It's been at least 50 years since I set foot on Hassel Island and much has changed. The old buildings, while overgrown, are still visible.
|The Creque marine railway (the rectangular cut-away)|
is visible to the far right, with the hill Erva and R.
walked up to the left.
I particularly wanted to see the Hassel family graveyard. There is a trail from the area of the old Creque marine railway that wanders along the shore and past the old coaling station. It then goes up the hill to the other side of the ridge to the 1801 British Officer quarters. Just behind that is the family graveyard. (You can read more about the island's fascinating history HERE)
|The Creque marine railway.|
R. and I were about a third of the way up the hill, at least a hundred yards away from the shore when I saw something unusual on the trail. At first I thought it was a blossom that had fallen from one of the trees, but I stopped because that didn't quite register.
I bent down to pick it up - it was alive and gasping - a baby porcupine puffer fish. It was about an inch and a half long. I put it into R.'s hands and he ran with it down the trail to the shoreline to get it into the water again.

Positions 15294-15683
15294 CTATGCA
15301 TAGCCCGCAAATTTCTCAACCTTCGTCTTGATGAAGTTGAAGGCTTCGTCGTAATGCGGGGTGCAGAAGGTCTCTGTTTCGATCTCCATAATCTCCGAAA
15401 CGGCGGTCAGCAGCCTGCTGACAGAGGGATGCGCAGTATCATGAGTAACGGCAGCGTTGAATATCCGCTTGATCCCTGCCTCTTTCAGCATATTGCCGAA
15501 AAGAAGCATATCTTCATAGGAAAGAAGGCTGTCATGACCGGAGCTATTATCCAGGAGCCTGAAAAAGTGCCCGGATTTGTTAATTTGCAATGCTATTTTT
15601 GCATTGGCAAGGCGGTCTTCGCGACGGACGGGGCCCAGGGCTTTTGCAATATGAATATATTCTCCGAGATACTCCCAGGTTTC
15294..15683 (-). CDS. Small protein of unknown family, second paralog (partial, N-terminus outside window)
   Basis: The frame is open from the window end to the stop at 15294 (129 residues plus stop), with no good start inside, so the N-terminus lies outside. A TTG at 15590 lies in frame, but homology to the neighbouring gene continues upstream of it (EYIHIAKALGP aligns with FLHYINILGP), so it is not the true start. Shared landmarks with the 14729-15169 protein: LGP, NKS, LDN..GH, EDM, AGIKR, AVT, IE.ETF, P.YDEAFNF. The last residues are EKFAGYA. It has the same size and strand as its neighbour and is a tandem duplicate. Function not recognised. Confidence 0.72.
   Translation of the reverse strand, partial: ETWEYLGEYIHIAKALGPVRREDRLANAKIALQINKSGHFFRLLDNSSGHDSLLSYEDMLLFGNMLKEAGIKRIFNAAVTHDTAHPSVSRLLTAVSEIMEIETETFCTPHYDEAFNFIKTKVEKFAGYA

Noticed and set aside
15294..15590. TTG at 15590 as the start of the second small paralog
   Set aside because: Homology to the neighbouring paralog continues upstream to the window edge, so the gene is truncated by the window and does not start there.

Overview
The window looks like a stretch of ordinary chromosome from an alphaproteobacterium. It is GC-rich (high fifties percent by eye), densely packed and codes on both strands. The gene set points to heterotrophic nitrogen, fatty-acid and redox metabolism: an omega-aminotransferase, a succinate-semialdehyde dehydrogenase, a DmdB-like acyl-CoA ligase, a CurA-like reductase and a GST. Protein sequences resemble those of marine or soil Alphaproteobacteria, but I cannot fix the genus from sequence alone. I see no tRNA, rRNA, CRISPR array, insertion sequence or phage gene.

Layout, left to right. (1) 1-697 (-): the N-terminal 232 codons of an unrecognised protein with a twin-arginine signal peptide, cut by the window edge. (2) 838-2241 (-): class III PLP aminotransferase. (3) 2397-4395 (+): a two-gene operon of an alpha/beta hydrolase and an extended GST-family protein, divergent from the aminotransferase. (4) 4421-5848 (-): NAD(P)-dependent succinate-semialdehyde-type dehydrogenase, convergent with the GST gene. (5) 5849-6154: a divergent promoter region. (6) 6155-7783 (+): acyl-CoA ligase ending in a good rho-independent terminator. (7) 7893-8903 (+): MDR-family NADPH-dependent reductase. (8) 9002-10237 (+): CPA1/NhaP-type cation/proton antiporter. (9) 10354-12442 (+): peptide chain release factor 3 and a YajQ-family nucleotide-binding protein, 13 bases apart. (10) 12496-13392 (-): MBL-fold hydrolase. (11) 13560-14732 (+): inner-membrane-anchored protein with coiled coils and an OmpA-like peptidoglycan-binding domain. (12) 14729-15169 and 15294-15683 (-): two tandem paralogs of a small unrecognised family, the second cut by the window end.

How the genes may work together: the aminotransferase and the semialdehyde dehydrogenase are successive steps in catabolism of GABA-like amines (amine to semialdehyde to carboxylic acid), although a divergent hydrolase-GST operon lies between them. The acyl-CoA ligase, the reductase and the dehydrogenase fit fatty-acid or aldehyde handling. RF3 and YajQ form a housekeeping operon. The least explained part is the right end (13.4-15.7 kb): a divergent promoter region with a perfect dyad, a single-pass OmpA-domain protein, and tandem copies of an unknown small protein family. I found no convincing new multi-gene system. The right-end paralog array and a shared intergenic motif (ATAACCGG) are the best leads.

How did it get there? Probably a bird - a tern, seagull or frigate - scooped it up from the shallow water, then the poor little fish puffed up exposing its spines and the bird dropped it.
When I got to the shore, R. was tending it in the shallow water, but it was not responding well. As fate would have it, right there, was an intact quart sized Tupperware tub that had washed up. I filled it with seawater and we placed the poor little struggling fish in the tub. As soon as we got back to the old railway, we refilled it with fresh seawater.
By this time, the little fish was fully puffed up with water...the right thing as it had been so dehydrated. It's little tail and fins were dry and sticking to his little body, but they were beginning to loosen from the sides of his body.
Eventually the little fish was no longer all puffed up and back to normal size. All his little fins and tail were functioning correctly and he was even spitting water out of his little mouth.
The next step in the adventure was to call some children, who live on a sailboat in the bay, to come see the fish and help us with a ceremony to return him to the sea.
|Maho tree flower|
We included a fresh Maho tree blossom to go with him and saw him swimming happily away.
Have you ever rescued a wild animal from certain death?